Give the students facts about constellations. See how many constellations your students are already familiar with and write the names of them on the board. Constellations have been observed for over 2,000 years. Scientists spent long hours studying the sky and discovering the essential stars that formed the constellations. Tell the students the hard part has already been done for them-the discovery of the constellations. This project is going to teach them how to observe the sky.
- Printed sky map
- Print a free sky map for each child. Click, “Sky Map” and scroll down to enter your latitude and longitude. If you don’t know your coordinates, then choose, “Set for nearby city”. Then choose the dates and times for the children to observe the sky. Print out the sky map (one for each student).
- Hand out the sky maps and tell the children the date and time that they are to observe the sky and when to report back.
- Give students a list of constellations to find. When they find them, they should record their observation into a notebook. They should also write about anything that they find interesting or anything that surprised them. Find out if locating the constellations was made easier by using the map and compass.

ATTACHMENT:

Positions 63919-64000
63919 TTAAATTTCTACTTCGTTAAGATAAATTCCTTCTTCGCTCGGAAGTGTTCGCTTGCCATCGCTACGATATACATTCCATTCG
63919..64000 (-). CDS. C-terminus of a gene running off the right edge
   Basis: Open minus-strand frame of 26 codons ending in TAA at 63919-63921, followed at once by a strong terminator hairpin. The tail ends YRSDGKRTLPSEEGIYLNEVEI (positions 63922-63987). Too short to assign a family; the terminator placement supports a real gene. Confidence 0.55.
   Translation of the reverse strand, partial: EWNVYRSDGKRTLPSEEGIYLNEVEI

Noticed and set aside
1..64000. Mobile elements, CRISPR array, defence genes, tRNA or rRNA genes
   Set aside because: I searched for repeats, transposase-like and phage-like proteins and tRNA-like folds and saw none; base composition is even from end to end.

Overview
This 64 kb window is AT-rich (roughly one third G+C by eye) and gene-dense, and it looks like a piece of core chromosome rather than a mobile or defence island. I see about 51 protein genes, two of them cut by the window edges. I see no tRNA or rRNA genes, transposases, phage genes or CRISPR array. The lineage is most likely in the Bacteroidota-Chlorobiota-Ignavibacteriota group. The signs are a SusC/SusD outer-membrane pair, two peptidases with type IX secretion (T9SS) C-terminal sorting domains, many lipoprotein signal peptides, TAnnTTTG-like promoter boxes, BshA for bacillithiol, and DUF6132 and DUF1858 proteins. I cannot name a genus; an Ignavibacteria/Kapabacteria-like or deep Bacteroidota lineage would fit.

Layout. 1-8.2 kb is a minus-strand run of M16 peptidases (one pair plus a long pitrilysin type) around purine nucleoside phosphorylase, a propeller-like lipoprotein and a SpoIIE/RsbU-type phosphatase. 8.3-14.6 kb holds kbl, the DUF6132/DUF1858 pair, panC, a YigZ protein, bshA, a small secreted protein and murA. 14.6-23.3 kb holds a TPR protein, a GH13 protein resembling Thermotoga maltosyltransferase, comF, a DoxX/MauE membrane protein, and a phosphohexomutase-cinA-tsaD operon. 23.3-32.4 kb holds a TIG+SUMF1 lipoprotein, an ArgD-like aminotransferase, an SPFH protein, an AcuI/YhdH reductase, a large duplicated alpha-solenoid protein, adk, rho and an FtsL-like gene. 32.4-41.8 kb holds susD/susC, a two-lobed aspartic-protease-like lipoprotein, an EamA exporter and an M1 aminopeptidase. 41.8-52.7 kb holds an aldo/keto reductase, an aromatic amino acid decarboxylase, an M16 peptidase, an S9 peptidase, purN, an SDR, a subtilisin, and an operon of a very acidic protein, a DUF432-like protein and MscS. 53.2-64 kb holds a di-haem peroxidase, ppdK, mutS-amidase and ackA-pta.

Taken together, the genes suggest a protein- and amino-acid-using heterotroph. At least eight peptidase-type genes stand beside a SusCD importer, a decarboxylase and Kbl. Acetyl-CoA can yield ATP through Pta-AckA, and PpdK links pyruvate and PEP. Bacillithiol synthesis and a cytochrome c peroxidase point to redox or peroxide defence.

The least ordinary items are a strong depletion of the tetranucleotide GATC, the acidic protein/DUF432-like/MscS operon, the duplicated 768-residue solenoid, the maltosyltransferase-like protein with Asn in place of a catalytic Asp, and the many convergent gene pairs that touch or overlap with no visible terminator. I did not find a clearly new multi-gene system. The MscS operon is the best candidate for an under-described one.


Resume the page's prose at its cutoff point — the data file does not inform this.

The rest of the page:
- You may want to have the children observe the sky every Monday for one month and report back as to where the constellations were at the beginning of the month and where they were at the end of the month. Did they stay in the same location? Did they move farther down the street? Were the same constellations there or were there new ones at the end of the month?
This project is more like an exercise in observation. It will give students a hands on experience learning how the sky moves as well as how to read a map of stars. Students will develop a greater appreciation for the constellations and the scientists that study them.
Image by Lynne Lancaster
This post is part of the series: Third Grade Science Projects
This is a series of science projects that can be completed by third grade students.